Having More Kids May Slow Mom's Aging, Study Says

Having More Kids May Slow Mom's Aging, Study Says0

WEDNESDAY, Jan. 13, 2016 (HealthDay News) -- The more children women have, the slower they may age, new research suggests. Looking at chromosomes, scientists found that women who have more kids have longer telomeres, which helps slow the aging ...

Tweak in Gene Function Allowed Humans to Walk Upright: Researchers

Tweak in Gene Function Allowed Humans to Walk Upright: Researchers0

THURSDAY, Jan. 7, 2016 (HealthDay News) -- Researchers have identified a change in gene function that may explain why humans walk upright while other primates don't. Stanford University researchers were studying a tiny fish called the ...

Diet and Exercise Benefit People With Heart Failure

Diet and Exercise Benefit People With Heart Failure0

TUESDAY, Jan. 5, 2016 (HealthDay News) -- Lifestyle changes that include a healthy diet and regular exercise appear to improve heart function and exercise capacity in people with a particular form of heart failure, a new study reports. Heart ...

Newer Blood Pressure Drugs as Good as Older Ones: Study

Newer Blood Pressure Drugs as Good as Older Ones: Study0

MONDAY, Jan. 4, 2016 (HealthDay News) -- Newer blood pressure drugs are as safe and effective as older medications, new research suggests. Scientists at the NYU Langone Medical Center in New York City said their findings settle a longstanding ...

When and Where of Weight-Loss Surgery May Affect Vitamin D Levels

When and Where of Weight-Loss Surgery May Affect Vitamin D Levels0

MONDAY, Dec. 28, 2015 (HealthDay News) -- Weight-loss surgery is associated with low vitamin D levels, but new research suggests seasonal changes in sun exposure may play a role in this complication. A Johns Hopkins study involving more than ...

Diabetic Kidney Damage May Start Earlier Than Thought

Diabetic Kidney Damage May Start Earlier Than Thought0

TUESDAY, Dec. 29, 2015 (HealthDay News) -- Kidney damage from diabetes may begin much sooner than previously thought, according to a new study. Researchers found that higher-than-normal blood sugar levels associated with prediabetes increase ...

Study: Extremely Premature Babies at Greater Risk for Autism

Study: Extremely Premature Babies at Greater Risk for Autism0

MONDAY, Dec. 28, 2015 (HealthDay News) -- Babies born very prematurely are at higher risk for developing autism spectrum disorder, a new study suggests. Researchers found differences in the brains of babies born before 27 weeks' gestation who ...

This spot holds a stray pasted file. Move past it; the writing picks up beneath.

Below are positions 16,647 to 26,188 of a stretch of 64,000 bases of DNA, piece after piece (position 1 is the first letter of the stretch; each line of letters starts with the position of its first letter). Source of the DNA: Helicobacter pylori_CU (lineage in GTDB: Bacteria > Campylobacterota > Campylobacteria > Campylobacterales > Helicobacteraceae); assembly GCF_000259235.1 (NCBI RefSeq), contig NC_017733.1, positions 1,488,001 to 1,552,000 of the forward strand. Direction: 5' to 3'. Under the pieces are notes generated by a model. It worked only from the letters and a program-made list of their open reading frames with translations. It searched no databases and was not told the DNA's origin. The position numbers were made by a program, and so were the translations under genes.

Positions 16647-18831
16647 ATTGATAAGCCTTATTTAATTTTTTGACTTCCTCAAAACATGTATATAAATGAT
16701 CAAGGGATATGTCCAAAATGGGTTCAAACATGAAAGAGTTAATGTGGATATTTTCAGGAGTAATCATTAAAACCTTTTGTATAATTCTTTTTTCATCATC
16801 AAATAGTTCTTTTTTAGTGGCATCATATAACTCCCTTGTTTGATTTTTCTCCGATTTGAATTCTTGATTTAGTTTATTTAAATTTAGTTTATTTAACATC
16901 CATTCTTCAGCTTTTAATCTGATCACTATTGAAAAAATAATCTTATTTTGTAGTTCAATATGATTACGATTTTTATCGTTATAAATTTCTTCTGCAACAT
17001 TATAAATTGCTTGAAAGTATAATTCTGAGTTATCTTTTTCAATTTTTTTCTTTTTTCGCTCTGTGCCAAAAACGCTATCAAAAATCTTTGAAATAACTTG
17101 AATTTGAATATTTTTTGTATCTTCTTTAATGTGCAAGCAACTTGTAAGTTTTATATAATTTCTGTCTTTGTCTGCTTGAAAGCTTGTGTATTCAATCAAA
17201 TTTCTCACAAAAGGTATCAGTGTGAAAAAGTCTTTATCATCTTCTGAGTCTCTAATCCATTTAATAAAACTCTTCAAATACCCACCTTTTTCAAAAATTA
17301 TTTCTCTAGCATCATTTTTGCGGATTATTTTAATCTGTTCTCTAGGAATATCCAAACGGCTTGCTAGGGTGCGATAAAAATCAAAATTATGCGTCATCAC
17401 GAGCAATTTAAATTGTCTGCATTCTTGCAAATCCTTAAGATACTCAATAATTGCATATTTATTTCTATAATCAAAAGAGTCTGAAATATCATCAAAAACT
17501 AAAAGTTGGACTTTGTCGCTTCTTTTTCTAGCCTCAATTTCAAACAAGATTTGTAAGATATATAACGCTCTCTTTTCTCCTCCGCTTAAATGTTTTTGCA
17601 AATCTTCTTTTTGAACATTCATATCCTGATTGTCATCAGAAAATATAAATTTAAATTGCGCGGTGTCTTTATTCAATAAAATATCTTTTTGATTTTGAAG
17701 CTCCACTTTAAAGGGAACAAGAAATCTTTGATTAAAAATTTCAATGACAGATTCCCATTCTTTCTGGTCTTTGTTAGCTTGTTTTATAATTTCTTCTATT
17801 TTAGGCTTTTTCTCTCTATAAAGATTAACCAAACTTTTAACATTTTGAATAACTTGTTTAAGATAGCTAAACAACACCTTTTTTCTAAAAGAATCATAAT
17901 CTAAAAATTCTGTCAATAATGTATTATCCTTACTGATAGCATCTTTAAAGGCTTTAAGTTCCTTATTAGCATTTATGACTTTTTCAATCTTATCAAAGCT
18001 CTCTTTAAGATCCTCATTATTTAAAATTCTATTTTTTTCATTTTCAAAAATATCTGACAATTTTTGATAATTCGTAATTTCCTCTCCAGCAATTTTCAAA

When and Where of Weight-Loss Surgery May Affect Vitamin D Levels

When and Where of Weight-Loss Surgery May Affect Vitamin D Levels0

MONDAY, Dec. 28, 2015 (HealthDay News) -- Weight-loss surgery is associated with low vitamin D levels, but new research suggests seasonal changes in sun exposure may play a role in this complication. A Johns Hopkins study involving more than ...

Graphic Warnings on Cigarettes Help Smokers Consider Quitting

Graphic Warnings on Cigarettes Help Smokers Consider Quitting0

WEDNESDAY, Dec. 23, 2015 (HealthDay News) -- Graphic images on cigarette packaging help smokers consider quitting, a new study finds. Researchers from Ohio State University found that photos of damage caused by tobacco use are more effective ...

Hepatitis C May Be Tied to Greater Risk for Parkinson's Disease

Hepatitis C May Be Tied to Greater Risk for Parkinson's Disease0

WEDNESDAY, Dec. 23, 2015 (HealthDay News) -- Hepatitis C is an infection that affects the liver, but people with the virus may also be at greater risk for Parkinson's disease, a new report shows. "Many factors clearly play a role in the ...

The Pill, Hormone Therapy Safe for Women Taking Blood Thinners: Study

The Pill, Hormone Therapy Safe for Women Taking Blood Thinners: Study0

TUESDAY, Dec. 22, 2015 (HealthDay News) -- Women on blood thinners can also take contraceptives that contain estrogen, or hormone replacement therapy, without raising their risk for blood clots or uterine bleeding, a new Italian study ...

Ebola Survivors Face Complications Months After Treatment, Study Finds

Ebola Survivors Face Complications Months After Treatment, Study Finds0

TUESDAY, Dec. 22, 2015 (HealthDay News) -- Some Ebola survivors develop vision and hearing problems as well as joint pain months after treatment, suggesting the virus lingers in some body fluids, new research shows. Records from the Ebola Virus ...

Being 'Fat But Fit' Won't Cut Your Risk of Premature Death